Swiss energy company BKW has said it will take its Mühleberg nuclear power station near the capital, Bern, off the grid in 2019. Until then, it will undergo various retro-fitting projects.
BKW took the decision on Wednesday, in what is the latest in many twists and turns in the history of Mühleberg – one of Switzerland’s five nuclear power plants. Built in 1972, Mühleberg is frequently cited by opponents of nuclear energy as ready for closure.
The energy company said it had looked in recent months into various scenarios for the future of Mühleberg and decided – having taken into account all the technical, economic, regulatory and political aspects – to keep it running until 2019, having implemented the necessary safety measures.
It added that not investing in the plant’s long-term running would significantly reduce the business risk and supported an enhanced capacity for hydro-electric and wind energy within Switzerland and abroad, as well as investments in innovative products and services.
No job losses are foreseen, according to BKW.
The government in May 2011 decided to phase out nuclear energy production.
The five plants are to be decommissioned in principle by 2034.
However, no exact dates were given for the individual reactors to be shut down.
Parliament has approved the government decision in principle.
The Supreme Court in March 2013 granted the Mühleberg plant an unlimited operating licence.End of insertion
Stay of execution
In March 2012, the administrative court ruled Mühleberg must go offline for security reasons, including insufficient resistance to earthquakes and lack of cooling outside the nearby River Aare.
A stay of execution was to be granted only if the operators, BKW, showed they were prepared to invest massively in maintenance and repairs. The judges had also demanded that BKW apply to the environment ministry for a permit to continue to operate, in addition to supplying a comprehensive concept for long-term maintenance.
BKW handed in the requested documents in August. In December, these documents were approved by the Federal Nuclear Safety Inspectorate. However, it set out ten requirements for BKW if Mühleberg was to continue operating beyond 2017.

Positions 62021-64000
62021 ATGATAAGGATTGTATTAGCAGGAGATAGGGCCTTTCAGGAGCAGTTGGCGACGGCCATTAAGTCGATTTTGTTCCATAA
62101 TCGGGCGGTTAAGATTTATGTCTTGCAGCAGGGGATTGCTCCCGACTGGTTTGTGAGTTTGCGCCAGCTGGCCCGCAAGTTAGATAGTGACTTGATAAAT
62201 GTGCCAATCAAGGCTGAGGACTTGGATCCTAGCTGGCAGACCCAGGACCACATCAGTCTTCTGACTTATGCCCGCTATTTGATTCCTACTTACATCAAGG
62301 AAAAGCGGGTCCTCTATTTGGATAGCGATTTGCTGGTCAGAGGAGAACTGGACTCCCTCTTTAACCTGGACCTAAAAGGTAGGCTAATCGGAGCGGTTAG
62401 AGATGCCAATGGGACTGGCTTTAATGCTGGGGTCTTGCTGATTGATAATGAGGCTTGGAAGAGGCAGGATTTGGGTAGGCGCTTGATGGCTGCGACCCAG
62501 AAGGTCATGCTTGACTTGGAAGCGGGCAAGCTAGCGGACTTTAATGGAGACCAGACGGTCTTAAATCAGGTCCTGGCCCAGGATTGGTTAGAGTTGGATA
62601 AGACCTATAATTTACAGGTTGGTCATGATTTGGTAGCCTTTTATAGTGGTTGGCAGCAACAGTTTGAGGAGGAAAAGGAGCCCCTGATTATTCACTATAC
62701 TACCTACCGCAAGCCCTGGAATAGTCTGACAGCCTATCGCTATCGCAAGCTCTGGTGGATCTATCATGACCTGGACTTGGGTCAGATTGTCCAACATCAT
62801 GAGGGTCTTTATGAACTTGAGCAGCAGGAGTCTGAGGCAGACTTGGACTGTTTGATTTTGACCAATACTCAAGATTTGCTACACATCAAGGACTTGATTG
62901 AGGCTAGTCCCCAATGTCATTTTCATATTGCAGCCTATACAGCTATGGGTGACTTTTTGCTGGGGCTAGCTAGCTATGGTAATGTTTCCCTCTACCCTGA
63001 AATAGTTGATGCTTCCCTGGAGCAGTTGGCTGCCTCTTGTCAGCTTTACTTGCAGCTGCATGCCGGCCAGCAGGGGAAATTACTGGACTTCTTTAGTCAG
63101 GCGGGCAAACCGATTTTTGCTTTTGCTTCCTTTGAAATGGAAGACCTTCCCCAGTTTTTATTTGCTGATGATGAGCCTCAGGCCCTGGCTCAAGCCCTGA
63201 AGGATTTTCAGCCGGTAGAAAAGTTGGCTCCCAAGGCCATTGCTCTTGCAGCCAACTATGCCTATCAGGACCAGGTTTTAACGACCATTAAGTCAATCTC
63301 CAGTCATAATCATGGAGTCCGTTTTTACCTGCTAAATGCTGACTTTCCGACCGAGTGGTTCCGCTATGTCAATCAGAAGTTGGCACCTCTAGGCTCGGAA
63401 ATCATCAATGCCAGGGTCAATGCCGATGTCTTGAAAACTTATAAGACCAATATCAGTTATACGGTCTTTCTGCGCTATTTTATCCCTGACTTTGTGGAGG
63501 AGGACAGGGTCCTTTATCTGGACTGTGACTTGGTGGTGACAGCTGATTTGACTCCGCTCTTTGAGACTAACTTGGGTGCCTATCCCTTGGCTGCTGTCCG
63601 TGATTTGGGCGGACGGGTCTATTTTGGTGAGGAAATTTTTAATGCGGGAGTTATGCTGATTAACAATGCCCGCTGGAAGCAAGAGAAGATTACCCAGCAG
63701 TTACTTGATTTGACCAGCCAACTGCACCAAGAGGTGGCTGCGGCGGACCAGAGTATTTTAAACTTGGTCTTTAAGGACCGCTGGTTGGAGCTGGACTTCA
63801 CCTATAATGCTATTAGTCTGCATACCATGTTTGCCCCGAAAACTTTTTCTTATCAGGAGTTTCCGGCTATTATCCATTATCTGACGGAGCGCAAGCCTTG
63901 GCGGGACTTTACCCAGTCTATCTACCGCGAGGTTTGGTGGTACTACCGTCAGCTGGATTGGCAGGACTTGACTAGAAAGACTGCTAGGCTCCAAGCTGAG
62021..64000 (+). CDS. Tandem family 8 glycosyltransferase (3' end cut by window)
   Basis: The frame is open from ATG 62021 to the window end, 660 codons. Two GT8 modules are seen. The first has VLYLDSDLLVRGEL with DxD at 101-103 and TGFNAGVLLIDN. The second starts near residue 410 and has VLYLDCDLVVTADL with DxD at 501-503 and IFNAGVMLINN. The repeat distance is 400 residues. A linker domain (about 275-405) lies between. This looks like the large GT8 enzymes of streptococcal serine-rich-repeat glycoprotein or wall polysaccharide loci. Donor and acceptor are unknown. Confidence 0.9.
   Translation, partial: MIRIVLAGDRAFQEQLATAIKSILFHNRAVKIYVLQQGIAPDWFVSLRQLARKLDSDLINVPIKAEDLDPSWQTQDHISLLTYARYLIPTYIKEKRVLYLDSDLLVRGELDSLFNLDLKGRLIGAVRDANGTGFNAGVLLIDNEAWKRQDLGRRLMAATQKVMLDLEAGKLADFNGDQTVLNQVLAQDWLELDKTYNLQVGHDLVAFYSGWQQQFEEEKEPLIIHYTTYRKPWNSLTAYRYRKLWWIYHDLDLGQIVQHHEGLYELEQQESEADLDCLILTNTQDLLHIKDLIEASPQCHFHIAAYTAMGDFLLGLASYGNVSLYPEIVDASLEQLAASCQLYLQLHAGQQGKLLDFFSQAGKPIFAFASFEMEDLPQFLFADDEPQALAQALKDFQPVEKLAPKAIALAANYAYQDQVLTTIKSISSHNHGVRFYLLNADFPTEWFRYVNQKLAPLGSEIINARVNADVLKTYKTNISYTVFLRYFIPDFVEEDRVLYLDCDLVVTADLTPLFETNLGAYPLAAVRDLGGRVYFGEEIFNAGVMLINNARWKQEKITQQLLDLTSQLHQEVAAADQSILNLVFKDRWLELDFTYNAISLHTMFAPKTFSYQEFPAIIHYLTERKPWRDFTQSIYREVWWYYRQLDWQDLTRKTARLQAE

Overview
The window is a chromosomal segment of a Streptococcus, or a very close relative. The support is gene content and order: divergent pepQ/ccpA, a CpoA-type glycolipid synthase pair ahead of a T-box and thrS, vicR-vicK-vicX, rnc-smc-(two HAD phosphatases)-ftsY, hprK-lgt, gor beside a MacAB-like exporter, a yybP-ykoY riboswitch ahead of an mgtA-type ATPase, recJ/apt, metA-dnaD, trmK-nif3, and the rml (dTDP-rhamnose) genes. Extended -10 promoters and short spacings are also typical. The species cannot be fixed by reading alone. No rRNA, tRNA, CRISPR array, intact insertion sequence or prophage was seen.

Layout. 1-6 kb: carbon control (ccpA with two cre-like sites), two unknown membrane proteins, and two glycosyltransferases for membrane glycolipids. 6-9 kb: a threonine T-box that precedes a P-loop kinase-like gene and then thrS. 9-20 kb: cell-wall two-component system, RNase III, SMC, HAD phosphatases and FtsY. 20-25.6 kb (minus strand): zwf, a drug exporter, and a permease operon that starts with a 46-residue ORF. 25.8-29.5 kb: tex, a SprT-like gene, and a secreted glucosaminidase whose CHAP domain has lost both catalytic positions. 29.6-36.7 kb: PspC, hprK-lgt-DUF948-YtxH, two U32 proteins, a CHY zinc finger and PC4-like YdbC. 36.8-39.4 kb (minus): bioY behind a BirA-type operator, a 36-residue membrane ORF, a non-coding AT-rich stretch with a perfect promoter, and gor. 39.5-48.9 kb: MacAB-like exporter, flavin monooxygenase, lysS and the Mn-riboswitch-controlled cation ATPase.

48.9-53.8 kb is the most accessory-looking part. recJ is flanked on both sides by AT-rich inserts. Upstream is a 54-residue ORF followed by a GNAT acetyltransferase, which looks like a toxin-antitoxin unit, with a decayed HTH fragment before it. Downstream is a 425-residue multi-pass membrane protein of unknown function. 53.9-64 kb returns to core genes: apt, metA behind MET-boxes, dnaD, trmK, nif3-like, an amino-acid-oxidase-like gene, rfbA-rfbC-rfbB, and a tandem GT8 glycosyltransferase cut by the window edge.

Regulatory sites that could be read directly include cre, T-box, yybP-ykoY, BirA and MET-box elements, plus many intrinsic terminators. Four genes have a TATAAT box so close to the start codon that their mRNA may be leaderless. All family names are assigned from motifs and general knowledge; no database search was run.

In March 2013, the Federal Court upheld a complaint by BKW, overturning a decision by the Federal Administrative Court ordering the closure of Mühleberg by June 28. As a result, BKW had to implement a set of safety measures demanded by the authorities based on a strict timetable.
Switzerland's five nuclear power reactors generate slightly more than 40% of the country's electricity.
Reactions to the news of the closure have been mixed. The inspectorate said that BKW must submit plans for the remaining time the plant is in operation and for its closure.
“The BKW has decided against an unlimited long-term operation,” said the inspectorate’s director Hans Wanner in a statement on its website. The planning should show how the company would carry out the necessary safety improvements before the plant is shut down.
Environmental groups and the Green Party have reiterated their calls for the Mühleberg site to be closed down immediately over safety concerns. WWF Switzerland said it was a “scandal” that the plant was still running.
The centre-right parties said the decision to close Mühleberg was reasonable. Approving the move, the centre-left Social Democrats said the decision came too late.
For its part, the Environment Ministry said that it had not discussed the decision with BKW ahead of Wednesday’s announcement. “It is purely a company decision,” a senior ministry spokesman told the Swiss news agency.
The decision increases pressure on the Axpo energy group to speed up the closure of the two reactors in Beznau.
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